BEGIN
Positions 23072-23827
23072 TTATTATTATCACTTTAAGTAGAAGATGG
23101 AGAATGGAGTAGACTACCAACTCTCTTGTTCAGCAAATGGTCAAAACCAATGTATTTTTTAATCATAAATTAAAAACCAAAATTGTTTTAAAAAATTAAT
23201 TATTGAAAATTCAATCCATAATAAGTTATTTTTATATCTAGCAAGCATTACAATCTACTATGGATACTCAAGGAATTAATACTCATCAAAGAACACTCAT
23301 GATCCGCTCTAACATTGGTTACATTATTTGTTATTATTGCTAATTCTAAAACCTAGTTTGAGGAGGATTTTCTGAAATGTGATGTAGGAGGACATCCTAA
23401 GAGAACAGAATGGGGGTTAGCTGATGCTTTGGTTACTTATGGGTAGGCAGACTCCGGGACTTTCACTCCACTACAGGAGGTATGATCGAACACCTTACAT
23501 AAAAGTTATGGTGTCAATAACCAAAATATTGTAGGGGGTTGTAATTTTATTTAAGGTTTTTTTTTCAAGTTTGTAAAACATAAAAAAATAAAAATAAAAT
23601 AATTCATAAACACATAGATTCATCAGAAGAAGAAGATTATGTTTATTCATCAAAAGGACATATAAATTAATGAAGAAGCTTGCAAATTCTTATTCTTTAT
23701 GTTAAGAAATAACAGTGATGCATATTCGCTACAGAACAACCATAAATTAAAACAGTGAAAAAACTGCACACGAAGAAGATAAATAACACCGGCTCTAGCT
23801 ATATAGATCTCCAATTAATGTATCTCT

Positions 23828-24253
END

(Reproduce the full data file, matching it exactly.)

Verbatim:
Positions 23072-23827
23072 TTATTATTATCACTTTAAGTAGAAGATGG
23101 AGAATGGAGTAGACTACCAACTCTCTTGTTCAGCAAATGGTCAAAACCAATGTATTTTTTAATCATAAATTAAAAACCAAAATTGTTTTAAAAAATTAAT
23201 TATTGAAAATTCAATCCATAATAAGTTATTTTTATATCTAGCAAGCATTACAATCTACTATGGATACTCAAGGAATTAATACTCATCAAAGAACACTCAT
23301 GATCCGCTCTAACATTGGTTACATTATTTGTTATTATTGCTAATTCTAAAACCTAGTTTGAGGAGGATTTTCTGAAATGTGATGTAGGAGGACATCCTAA
23401 GAGAACAGAATGGGGGTTAGCTGATGCTTTGGTTACTTATGGGTAGGCAGACTCCGGGACTTTCACTCCACTACAGGAGGTATGATCGAACACCTTACAT
23501 AAAAGTTATGGTGTCAATAACCAAAATATTGTAGGGGGTTGTAATTTTATTTAAGGTTTTTTTTTCAAGTTTGTAAAACATAAAAAAATAAAAATAAAAT
23601 AATTCATAAACACATAGATTCATCAGAAGAAGAAGATTATGTTTATTCATCAAAAGGACATATAAATTAATGAAGAAGCTTGCAAATTCTTATTCTTTAT
23701 GTTAAGAAATAACAGTGATGCATATTCGCTACAGAACAACCATAAATTAAAACAGTGAAAAAACTGCACACGAAGAAGATAAATAACACCGGCTCTAGCT
23801 ATATAGATCTCCAATTAATGTATCTCT

Positions 23828-24253